Gone are the days when teachers have to rely on the limited selection of paper-bound “readers” for supplementary material like primary documents or scholarly articles. There’s a plethora of sources on the web, and Google’s specialized searches make it easier than ever to find what you want.
If you’re looking for past news articles, Google News Timeline provides a fun and intuitive way to search. Simply enter a year, month, and even day to see news articles published on that date. You can then refine your search by entering a subject and clicking “add more queries” to select a type of media like newspapers or magazines. The best thing about News Timeline, however, is the easy-to-use display that arranges the results chronologically. The example above is the result of searching Time Magazine exactly 30 years ago. Clicking an issue took me to Time’s page where the full articles were available. Using News Timeline I’ve found articles as far back as the early 1800s, and in some ways the older ones are the best because you get an image of the original print!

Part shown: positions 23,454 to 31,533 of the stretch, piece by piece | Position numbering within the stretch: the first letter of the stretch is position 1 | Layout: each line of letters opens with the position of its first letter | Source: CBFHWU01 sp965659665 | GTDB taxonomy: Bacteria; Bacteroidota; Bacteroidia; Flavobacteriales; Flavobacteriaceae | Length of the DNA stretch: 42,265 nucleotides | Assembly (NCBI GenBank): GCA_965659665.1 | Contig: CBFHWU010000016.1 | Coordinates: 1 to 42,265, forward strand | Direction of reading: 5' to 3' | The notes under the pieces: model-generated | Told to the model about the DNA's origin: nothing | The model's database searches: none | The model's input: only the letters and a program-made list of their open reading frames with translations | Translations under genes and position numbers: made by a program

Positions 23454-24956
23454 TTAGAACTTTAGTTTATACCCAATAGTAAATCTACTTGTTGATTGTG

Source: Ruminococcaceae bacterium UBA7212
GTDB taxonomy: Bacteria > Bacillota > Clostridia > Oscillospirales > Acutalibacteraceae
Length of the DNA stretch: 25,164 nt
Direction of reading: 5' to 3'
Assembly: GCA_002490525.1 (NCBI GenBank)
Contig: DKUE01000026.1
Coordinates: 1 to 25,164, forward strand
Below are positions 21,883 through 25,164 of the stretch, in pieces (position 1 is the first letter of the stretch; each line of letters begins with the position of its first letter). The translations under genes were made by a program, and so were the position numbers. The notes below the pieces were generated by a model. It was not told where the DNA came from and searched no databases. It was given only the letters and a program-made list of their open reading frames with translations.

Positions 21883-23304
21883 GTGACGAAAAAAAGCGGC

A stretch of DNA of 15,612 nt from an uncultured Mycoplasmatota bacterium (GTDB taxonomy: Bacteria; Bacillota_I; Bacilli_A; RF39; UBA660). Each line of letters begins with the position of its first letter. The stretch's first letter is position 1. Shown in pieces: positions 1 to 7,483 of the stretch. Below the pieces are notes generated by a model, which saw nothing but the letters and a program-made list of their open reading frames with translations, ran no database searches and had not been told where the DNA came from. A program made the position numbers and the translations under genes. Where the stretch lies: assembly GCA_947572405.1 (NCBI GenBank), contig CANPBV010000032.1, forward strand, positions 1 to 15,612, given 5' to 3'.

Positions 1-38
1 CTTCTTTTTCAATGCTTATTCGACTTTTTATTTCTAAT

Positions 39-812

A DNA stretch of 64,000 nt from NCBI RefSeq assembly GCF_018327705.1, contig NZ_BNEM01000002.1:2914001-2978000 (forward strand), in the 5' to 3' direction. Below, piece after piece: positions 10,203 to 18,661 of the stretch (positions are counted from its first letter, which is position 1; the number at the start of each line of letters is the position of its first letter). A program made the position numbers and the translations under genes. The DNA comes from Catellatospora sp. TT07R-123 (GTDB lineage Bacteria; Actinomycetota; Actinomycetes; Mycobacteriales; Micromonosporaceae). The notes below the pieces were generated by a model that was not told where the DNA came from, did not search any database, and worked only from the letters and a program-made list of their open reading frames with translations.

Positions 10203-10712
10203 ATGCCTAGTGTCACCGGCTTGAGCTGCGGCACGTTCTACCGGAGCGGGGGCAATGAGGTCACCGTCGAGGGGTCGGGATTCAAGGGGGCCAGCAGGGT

Another source for high-quality readings is Google Scholar. It searches publications like academic journals, public domain books, and court opinions. The options give you the same ability as News Timeline to refine your search by subject, author, and date. For some of the results, only an abstract is available, but for many you can read the full text. My Scholar search for works about Emily Dickinson published since 2000 yielded an entire book of academic reviews and several journal abstracts.
These search engines can open more options for you and your students as alternatives to textbook readings. Historical articles from News Timeline can give a perspective from a different time period, while Scholar can ensure that you keep up with recent developments.